I think you are on the right track with regard to Redis benchmarking, this approach is probably pretty close to what will need to be officially documented. Reviewing instantaneous_ops_per_sec and total_commands_processed via redis INFO after running redis-benchmark may also be helpful.

You are correct in assuming that sensu-api and sensu-server use keepalive. Both daemons use a single persistent, pipelined connection to Redis.

I see that you are using the CPU metrics check to generate a reasonably sized check result output. You may also consider using the system profiler extension1 to generate even larger metric payloads for your testing.

···

On Wednesday, April 5, 2017 at 5:24:25 PM UTC-6, gabr...@unity3d.com wrote:

Hello!

We’re setting up a sensu PoC system, and I’ve been having trouble finding any information regarding performance/load testing. The sensu documentation for redis mentions the existence of redis-benchmark, but doesn’t give any indications on how to model sensu’s access patterns. Eventually, we want to be running sensu and its dependencies in docker containers (in a scalable HA configuration), but we want a way to measure the effect this will have on sensu, redis, rabbitmq, etc’s performance. I’ve looked through the sensu-redis library, but there doesn’t seem to be much to indicate how the connection is configured. Is pipelining enabled? Is the connection kept alive?

Monitoring goals:

  • Primarily monitor kubernetes containers, pods, etc., as well as some stand-alone docker hosts and software routers.
  • Work with AWS, GCE, and bare metal.
  • Scale across AZs and regions.
  • Regions are tolerant of failures in other regions.
  • Monitor 10,000 hosts per region.

I ended up creating 3 nodes in virtualbox (sensu/uchiwa, redis, and rabbitmq w/ ssl), and used redis-cli to try to observe sensu’s interactions with redis. All 3 nodes have been configured to run ‘metrics-cpu.rb’ & ‘check-process.rb -p cron’ checks to generate some simple test data. It would appear that sensu-server and sensu-api each create a single client connection to redis. I’m guessing we can ignore sensu-api (and redis sentinel in HA) connections as I assume they have a minor impact on redis’s performance compared to sensu-server (equating to the ‘-c 1’ switch in redis-benchmark). Should I increase this in a redis HA config to account for the slaves reading from the master? Also, the number of connections never changes, so I assume sensu-server & sensu-api are using keepalive (’-k 1’ in redis-benchmark). Using ‘redis-benchmark --bigkeys’, I get the following output:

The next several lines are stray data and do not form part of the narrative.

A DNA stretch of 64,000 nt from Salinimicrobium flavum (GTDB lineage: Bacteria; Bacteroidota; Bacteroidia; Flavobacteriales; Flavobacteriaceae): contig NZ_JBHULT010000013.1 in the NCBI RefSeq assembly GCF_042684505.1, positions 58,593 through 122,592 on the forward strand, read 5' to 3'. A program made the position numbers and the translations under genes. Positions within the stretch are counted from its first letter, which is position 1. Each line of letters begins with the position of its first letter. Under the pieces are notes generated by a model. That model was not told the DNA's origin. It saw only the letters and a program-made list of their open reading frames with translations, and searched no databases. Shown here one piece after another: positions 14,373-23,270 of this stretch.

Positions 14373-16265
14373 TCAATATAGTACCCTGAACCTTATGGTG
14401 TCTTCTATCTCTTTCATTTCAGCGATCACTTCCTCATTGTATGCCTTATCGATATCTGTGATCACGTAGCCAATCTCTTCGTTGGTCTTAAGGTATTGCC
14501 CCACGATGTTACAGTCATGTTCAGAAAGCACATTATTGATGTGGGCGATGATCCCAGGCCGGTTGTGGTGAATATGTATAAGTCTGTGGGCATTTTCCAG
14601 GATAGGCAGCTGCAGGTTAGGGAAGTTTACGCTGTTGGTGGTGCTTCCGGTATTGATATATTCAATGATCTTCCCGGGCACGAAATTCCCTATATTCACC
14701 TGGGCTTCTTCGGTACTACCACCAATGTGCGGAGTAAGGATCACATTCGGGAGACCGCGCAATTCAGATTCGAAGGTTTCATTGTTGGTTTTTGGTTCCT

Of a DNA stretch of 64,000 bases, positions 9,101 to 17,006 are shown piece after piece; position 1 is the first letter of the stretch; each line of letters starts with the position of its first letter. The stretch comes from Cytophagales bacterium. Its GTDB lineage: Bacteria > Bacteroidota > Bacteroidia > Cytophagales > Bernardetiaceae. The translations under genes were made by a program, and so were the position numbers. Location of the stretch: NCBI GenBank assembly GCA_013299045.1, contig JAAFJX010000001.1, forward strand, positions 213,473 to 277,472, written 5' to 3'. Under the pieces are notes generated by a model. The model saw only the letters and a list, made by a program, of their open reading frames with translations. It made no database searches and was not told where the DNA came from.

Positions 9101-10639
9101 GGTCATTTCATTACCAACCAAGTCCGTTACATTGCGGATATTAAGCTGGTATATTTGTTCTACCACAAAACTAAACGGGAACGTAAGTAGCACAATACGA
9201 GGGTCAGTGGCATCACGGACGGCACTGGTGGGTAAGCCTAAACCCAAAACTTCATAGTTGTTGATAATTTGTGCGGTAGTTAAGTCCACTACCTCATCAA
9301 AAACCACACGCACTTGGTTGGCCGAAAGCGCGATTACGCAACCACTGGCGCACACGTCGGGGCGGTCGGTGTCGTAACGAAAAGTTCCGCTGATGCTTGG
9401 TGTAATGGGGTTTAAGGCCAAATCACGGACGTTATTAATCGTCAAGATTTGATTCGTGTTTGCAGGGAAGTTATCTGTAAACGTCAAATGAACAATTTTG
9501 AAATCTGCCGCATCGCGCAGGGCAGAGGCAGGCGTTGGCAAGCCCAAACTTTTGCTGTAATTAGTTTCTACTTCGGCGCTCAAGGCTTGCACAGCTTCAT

$ redis-cli -h redis-0 -a REDIS-PASSWD --bigkeys

Scanning the entire keyspace to find biggest keys as well as

average sizes per key type. You can use -i 0.1 to sleep 0.1 sec

per 100 SCAN commands (not usually needed).

[00.00%] Biggest string found so far ‘client:rabbitmq-0’ with 208 bytes
[00.00%] Biggest string found so far ‘result:sensu-0:cpu_metrics’ with 228 bytes
[00.00%] Biggest list found so far ‘history:rabbitmq-0:keepalive’ with 21 items
[00.00%] Biggest set found so far ‘clients’ with 3 members
[31.25%] Biggest string found so far ‘result:sensu-0:cron’ with 248 bytes

-------- summary -------

Sampled 32 keys in the keyspace!
Total key length in bytes is 680 (avg len 21.25)

Biggest string found ‘result:sensu-0:cron’ has 248 bytes
Biggest list found ‘history:rabbitmq-0:keepalive’ has 21 items
Biggest set found ‘clients’ has 3 members

18 strings with 2827 bytes (56.25% of keys, avg size 157.06)
9 lists with 189 items (28.12% of keys, avg size 21.00)
5 sets with 13 members (15.62% of keys, avg size 2.60)
0 hashs with 0 fields (00.00% of keys, avg size 0.00)
0 zsets with 0 members (00.00% of keys, avg size 0.00)

``

I know this is a very small sample to be basing my testing config off of, but lacking any official guidance, I needed SOME starting point. Please correct me if I’m wrong, but based on the ‘avg size 157.06’ line, I’ve set the redis-benchmark value data size to 160 bytes (’-d 160’). I’m using the default number of transactions (10,000) with the keyspace randomization set to 1000 to mimic 1000 hosts/pods/containers/etc sending 10 metrics each. So my final redis-benchmark command is:

redis-benchmark -h redis-0 -a REDIS-PASSWD -q --csv -n 100000 -c 1 -r 10000 -d 160

``

I then loop this to execute 5 times from a benchmark node against the redis server for each of the following configurations:

  1. Debian 8 VM with redis 3.2.8 installed from jessie-backports.
  2. Redis 3.2.8 docker containers.
  3. 10GB LVM volume mounted for writing the AOF and dump.rdb to.
  4. With 2 slaves, and redis sentinels running on the master and each slave.
  5. Changing ‘-c 1’ to ‘-c 3’ to simulate scaling up to 3 sensu-server nodes.
  6. All the various combinations of 1 - 5.

Thoughts? Advise?

It would REALLY help if this was documented somewhere.

Ditto for rabbitmq perf testing.

Also, official sensu HA docs would be nice.

Also, I want a pony.

Thanks,

Gabriel Burkholder